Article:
We hear from some in our community who desire for us, your school board, to defy these mandates, making decisions on our own that reflect their wishes. We cannot do this for three reasons. First, we’ve each sworn an oath of office that states we will follow the Constitution and laws of the state, an oath we take very seriously. Second, defying mandates would put the funding we receive from the state at great risk, cutting our funding by about 87%. Third, as mentioned above and of primary importance, we are committed to listening to and following the learned advice of health experts.

You might wonder why we require all students and staff to follow state requirements when the risk is low for many. The reason behind this can be found in our vision statement, which says:

Woodland Public Schools, in partnership with families and the community, will create a PreK-12 system that serves and supports ALL children and ensures that EACH child has FULL access to, is engaged in, and obtains an excellent education that prepares them for responsible citizenship and a future of adaptability and success in life and their chosen endeavors.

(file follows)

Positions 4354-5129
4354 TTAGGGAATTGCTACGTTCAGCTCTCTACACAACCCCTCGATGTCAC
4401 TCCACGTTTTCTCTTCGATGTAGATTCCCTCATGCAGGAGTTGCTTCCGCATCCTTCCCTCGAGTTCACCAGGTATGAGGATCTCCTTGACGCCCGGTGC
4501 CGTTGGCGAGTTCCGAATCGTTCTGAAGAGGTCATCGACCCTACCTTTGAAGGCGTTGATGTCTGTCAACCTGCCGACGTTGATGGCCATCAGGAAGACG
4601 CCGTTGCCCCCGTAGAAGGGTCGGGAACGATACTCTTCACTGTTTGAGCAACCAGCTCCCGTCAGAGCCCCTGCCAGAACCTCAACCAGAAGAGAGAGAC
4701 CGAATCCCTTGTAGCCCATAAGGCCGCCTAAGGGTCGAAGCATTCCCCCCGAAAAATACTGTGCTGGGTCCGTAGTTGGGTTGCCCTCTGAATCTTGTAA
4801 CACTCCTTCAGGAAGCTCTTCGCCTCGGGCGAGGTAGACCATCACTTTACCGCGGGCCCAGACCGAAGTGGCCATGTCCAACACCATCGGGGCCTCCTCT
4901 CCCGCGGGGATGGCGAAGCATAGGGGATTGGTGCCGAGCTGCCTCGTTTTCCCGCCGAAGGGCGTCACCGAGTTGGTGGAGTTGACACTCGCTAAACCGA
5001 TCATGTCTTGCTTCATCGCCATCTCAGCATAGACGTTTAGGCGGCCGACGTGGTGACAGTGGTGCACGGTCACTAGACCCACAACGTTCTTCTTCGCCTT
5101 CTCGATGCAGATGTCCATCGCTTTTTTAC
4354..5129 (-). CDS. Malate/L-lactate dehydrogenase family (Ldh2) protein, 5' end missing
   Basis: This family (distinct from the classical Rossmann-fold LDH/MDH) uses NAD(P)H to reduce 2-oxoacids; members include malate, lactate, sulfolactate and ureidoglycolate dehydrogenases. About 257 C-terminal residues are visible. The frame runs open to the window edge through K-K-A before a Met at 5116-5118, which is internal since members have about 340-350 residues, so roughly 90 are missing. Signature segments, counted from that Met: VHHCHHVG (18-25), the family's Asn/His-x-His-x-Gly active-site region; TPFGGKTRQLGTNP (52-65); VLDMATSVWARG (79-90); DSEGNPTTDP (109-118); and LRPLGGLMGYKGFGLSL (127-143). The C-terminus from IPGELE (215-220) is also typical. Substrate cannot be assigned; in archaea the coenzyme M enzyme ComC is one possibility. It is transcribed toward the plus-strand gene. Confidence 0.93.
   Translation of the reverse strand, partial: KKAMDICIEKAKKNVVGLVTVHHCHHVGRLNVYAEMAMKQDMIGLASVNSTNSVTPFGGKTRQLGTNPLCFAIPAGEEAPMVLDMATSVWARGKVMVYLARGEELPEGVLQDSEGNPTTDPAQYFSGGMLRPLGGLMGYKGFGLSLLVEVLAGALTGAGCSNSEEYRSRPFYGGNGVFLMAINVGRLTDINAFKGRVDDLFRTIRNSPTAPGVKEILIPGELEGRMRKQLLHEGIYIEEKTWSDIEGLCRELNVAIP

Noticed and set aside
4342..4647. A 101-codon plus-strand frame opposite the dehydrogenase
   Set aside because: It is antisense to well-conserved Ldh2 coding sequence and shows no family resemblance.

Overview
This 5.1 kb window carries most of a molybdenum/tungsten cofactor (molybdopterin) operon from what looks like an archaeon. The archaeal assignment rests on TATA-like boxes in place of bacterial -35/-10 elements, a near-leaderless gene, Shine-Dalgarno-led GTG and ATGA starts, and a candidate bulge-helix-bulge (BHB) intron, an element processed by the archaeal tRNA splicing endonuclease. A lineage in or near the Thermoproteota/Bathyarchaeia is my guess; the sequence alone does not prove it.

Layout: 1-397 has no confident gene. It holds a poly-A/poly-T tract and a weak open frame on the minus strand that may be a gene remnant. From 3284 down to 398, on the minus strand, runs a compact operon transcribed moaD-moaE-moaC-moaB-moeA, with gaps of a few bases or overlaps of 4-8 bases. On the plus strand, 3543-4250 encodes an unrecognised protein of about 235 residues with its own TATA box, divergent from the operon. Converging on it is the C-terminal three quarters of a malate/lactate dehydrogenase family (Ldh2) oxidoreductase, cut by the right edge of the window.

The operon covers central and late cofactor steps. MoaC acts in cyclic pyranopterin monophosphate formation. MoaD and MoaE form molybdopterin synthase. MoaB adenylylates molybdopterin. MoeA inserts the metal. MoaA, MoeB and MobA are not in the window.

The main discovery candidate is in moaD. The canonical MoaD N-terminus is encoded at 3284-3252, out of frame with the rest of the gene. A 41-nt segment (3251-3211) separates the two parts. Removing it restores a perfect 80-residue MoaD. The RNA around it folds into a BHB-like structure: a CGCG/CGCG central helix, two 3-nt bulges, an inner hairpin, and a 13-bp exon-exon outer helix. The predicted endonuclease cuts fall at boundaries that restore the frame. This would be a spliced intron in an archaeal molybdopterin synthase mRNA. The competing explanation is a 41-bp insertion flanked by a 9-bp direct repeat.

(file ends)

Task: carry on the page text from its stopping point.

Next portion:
Highlighted in our vision are the words “ALL” and “EACH.” As a public school district, we need to make absolutely certain that our schools are accessible to ALL families; to EACH child who should choose to receive their education in WPS. Within our Woodland community are many, including children, parents, and guardians, who have health challenges that put them at greater risk for illness. It is our duty and our privilege to do our very best to make a safe environment for each of these children.

Please remember that we are regular citizens like you. Each of us has experienced loss these past two years. We are continually evaluating and re-evaluating our systems in an effort to respond to the pandemic and minimize its impact. We fully recognize that this has had a huge impact on students, their families, and our staff. For that, we are saddened.

Thank you to those who have graciously shared how we can do better. It’s important to us to fulfill our role to the best of our ability and with integrity.